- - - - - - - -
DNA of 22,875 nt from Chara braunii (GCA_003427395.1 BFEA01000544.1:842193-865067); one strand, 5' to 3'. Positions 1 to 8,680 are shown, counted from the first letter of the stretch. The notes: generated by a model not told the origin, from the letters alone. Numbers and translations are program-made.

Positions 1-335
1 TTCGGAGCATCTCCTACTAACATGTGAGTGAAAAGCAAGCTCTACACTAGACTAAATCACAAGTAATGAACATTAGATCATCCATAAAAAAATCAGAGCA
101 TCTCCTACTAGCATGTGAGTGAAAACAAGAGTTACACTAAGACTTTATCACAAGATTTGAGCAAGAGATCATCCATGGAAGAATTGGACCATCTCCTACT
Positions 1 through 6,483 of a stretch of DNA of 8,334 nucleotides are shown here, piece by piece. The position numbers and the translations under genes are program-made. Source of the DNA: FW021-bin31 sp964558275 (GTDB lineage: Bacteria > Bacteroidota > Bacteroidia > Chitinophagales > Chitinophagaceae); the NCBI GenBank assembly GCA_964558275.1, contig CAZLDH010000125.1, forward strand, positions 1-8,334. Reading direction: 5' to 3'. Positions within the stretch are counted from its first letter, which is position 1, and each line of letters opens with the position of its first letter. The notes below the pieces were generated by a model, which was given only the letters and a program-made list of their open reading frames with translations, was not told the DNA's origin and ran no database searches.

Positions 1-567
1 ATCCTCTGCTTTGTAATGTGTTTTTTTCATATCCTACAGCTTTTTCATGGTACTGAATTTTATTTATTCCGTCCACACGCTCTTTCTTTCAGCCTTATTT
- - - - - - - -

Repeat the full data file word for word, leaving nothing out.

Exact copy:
DNA of 22,875 nt from Chara braunii (GCA_003427395.1 BFEA01000544.1:842193-865067); one strand, 5' to 3'. Positions 1 to 8,680 are shown, counted from the first letter of the stretch. The notes: generated by a model not told the origin, from the letters alone. Numbers and translations are program-made.

Positions 1-335
1 TTCGGAGCATCTCCTACTAACATGTGAGTGAAAAGCAAGCTCTACACTAGACTAAATCACAAGTAATGAACATTAGATCATCCATAAAAAAATCAGAGCA
101 TCTCCTACTAGCATGTGAGTGAAAACAAGAGTTACACTAAGACTTTATCACAAGATTTGAGCAAGAGATCATCCATGGAAGAATTGGACCATCTCCTACT
Positions 1 through 6,483 of a stretch of DNA of 8,334 nucleotides are shown here, piece by piece. The position numbers and the translations under genes are program-made. Source of the DNA: FW021-bin31 sp964558275 (GTDB lineage: Bacteria > Bacteroidota > Bacteroidia > Chitinophagales > Chitinophagaceae); the NCBI GenBank assembly GCA_964558275.1, contig CAZLDH010000125.1, forward strand, positions 1-8,334. Reading direction: 5' to 3'. Positions within the stretch are counted from its first letter, which is position 1, and each line of letters opens with the position of its first letter. The notes below the pieces were generated by a model, which was given only the letters and a program-made list of their open reading frames with translations, was not told the DNA's origin and ran no database searches.

Positions 1-567
1 ATCCTCTGCTTTGTAATGTGTTTTTTTCATATCCTACAGCTTTTTCATGGTACTGAATTTTATTTATTCCGTCCACACGCTCTTTCTTTCAGCCTTATTT